Isabel de Galleani, Africa specialist

'Sitting on the roof terrace of one of our favourite riads (elegant townhouse hotels) within the ancient medina (old town) of Marrakech enjoying a morning coffee and breakfast while the hustle and bustle of the souq rises to a crescendo below you. As my eye travelled over the putty-coloured buildings dotted with vibrant splashes of colour I could see the faintly outlined Atlas Mountains in the distance. The heat mounted, the air was dry and the endless sky became a piercing blue. I closed my eyes to the warmth of the sun and the beautiful Muslim call to prayer sounded out across the city.'

petra jordan

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Nadine Torrilla, Service Team

'Wandering the wonders of Petra in Jordan. Having a guide who can take you off the tourist trail to experience the sights from a different perspective is a must - so long as you're happy for some rocky terrain and scrambling! The walk through the high-sided and narrow gorge called the Siq builds your anticipation as you inch closer towards that famous first glimpse of the Treasury through the split in the rock. In my opinion there's no visual impact quite like it.'

Lucy Bailey, Middle East specialist

'I always feel there is something joyous about being out on the water, and so a happy place of mine has to chartering a boat to explore the coast of Oman near the capital Muscat. The colour of the sea is incredible, particularly around the nearby Damaniyat Islands, where the water is bright turquoise, the rocky outcrops are a vibrant red, and the beaches a brilliant white. Oman is also the first place I ever saw dolphins - watching them leap through the waves was absolutely wonderful, and pretty much guaranteed here.'

sri lanka

ASIA

Emily Dundas, Marketing

'Reaching the top of Pidurangala Rock in Sri Lanka just as the sun was starting to creep over the horizon. We sat and watched as the sky slowly turned from orange through to blue and iconic Sigiriya Rock, surrounded by endless miles of greenery, became ever more distinct. All this while listening to the early morning birdsong; I was quietly willing the sun to rise slower so the moment could last even longer.'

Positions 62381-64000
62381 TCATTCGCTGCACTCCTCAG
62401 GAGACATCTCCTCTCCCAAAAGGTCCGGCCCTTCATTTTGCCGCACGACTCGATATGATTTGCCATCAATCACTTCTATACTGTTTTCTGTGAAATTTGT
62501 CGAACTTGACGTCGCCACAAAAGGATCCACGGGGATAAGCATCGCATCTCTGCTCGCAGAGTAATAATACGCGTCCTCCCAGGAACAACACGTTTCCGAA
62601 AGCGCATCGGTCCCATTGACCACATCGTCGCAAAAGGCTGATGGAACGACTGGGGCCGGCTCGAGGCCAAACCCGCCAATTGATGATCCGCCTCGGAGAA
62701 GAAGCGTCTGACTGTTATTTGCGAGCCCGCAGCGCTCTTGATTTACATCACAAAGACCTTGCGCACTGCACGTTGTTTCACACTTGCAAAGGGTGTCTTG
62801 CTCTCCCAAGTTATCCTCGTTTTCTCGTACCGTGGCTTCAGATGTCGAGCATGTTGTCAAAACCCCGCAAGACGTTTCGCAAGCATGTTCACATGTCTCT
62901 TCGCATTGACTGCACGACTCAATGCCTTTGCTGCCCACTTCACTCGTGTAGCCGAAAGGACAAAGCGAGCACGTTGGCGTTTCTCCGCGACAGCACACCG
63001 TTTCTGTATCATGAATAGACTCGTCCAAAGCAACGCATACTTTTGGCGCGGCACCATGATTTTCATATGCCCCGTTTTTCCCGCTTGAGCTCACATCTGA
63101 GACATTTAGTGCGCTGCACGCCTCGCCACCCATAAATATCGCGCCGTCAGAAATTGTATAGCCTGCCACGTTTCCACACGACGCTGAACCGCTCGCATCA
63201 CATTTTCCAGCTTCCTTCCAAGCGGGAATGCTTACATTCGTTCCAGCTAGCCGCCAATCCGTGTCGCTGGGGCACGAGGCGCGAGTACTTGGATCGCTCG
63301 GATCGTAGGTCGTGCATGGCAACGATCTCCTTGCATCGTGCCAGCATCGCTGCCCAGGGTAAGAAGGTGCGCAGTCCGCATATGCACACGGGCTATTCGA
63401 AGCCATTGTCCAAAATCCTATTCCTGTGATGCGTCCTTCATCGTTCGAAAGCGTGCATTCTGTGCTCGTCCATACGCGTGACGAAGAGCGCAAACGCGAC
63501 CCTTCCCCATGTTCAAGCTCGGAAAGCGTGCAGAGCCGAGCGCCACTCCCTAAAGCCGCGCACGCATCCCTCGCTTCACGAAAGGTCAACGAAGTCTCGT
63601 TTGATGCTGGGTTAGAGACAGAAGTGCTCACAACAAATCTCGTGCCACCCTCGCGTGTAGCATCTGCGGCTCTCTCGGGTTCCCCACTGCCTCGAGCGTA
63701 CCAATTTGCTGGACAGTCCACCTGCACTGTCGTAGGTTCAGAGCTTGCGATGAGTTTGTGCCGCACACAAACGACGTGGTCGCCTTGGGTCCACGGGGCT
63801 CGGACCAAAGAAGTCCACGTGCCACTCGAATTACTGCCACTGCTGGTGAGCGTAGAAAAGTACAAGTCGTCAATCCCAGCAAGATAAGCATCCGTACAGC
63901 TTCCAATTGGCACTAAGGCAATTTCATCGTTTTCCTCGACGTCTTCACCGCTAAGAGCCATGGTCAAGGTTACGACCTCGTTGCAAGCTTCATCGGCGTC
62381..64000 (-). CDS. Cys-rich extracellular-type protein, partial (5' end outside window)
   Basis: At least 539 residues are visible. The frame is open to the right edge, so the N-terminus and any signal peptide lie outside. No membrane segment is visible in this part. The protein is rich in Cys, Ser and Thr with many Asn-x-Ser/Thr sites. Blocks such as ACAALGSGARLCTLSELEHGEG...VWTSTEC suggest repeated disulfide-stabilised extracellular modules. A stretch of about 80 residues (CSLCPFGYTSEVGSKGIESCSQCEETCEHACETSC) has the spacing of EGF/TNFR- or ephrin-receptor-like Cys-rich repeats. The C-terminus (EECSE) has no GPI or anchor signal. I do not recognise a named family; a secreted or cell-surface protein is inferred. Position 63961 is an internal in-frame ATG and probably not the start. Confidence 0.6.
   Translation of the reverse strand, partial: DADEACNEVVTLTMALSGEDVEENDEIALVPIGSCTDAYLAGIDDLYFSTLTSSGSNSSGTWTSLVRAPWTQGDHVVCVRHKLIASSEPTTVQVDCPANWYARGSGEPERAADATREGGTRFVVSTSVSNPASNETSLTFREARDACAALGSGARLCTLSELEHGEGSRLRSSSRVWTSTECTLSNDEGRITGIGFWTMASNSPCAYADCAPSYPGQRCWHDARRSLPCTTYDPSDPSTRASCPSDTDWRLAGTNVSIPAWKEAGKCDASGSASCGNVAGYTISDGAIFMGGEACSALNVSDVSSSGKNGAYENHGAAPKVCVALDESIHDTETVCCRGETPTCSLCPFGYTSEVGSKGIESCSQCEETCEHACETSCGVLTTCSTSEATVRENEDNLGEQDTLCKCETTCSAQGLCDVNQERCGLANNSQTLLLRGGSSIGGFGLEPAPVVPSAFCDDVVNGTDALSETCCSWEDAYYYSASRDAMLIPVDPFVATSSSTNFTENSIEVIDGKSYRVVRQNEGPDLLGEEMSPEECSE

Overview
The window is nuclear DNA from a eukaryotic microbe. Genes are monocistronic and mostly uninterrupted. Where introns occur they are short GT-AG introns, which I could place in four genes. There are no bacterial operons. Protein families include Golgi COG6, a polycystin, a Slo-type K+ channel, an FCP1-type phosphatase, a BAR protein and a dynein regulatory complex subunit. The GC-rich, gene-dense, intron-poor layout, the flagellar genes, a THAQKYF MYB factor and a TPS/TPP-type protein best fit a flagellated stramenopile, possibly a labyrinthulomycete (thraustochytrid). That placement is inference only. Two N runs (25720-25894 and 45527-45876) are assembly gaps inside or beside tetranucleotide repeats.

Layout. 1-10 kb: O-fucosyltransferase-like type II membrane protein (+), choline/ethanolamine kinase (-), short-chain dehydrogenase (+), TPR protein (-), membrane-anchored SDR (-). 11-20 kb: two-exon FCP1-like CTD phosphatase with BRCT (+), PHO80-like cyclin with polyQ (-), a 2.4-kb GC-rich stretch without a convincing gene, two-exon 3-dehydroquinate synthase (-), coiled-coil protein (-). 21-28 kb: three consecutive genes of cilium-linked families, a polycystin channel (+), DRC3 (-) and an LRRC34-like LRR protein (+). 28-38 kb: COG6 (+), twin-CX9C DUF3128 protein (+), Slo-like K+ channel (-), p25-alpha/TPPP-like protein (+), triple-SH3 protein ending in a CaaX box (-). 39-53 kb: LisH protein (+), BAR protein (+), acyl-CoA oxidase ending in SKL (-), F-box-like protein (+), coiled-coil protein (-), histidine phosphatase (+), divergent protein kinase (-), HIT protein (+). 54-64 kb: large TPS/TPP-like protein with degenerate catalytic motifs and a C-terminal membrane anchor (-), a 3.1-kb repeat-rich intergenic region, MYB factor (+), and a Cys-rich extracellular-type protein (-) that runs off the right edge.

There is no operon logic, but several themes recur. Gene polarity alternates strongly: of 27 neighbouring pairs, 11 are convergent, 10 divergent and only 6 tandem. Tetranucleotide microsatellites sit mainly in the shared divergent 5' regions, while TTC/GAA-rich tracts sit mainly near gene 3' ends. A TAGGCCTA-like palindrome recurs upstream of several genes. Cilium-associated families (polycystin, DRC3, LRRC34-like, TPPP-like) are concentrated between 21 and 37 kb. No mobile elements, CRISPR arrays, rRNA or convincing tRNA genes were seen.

Holly Barber, Asia specialist

'Around 30 minutes before dawn I drove my scooter through the (always) warm Cambodian darkness to Pre Rup temple in the Angkor Archaeological Park. Everyone else was waiting for the sunrise at Angkor Wat, so I was totally alone. I parked up, showed the local security guard my Angkor Pass, and climbed the steep and uneven temple steps in the half-light, full of expectation for the upcoming sunrise. At the top I set up my tripod on the spot I'd previously identified for this morning's shoot and waited with anticipation as the sunrise colours slowly spread across the sky. My early morning start was worth it - the photo's a cracker!'

stilt houses inle lake myanmar

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Frances Mavor, Asia specialist

'Waking up early beside tranquil Inle Lake in Myanmar and going out first thing in a small wooden boat. The lake was still shrouded in mist and the calm waters were empty except for fishermen and locals gathering pondweed for their farms. It was so peaceful and a feast for the eyes with the sunlight bouncing off the mountains and reflecting on the lake. I headed straight to a local floating market to sit with a sweet tea watching the bustling stalls; such a contrast from the serene journey. My excellent local guide pointed out the things that I might otherwise have missed, such as how to tell the difference between the local hill tribes from the subtle differences in their clothing.'

Lynda Egan, Flights Team

'My husband and I have been travelling to Sri Lanka for over 30 years and the people are the same today as they were back then, just so welcoming. If I had to narrow it down to one moment in all those times in the country, it would be sitting on a beach in southern Sri Lanka, eating devilled prawns and drinking a cold beer, and watching the world go by with our toes in the sand.'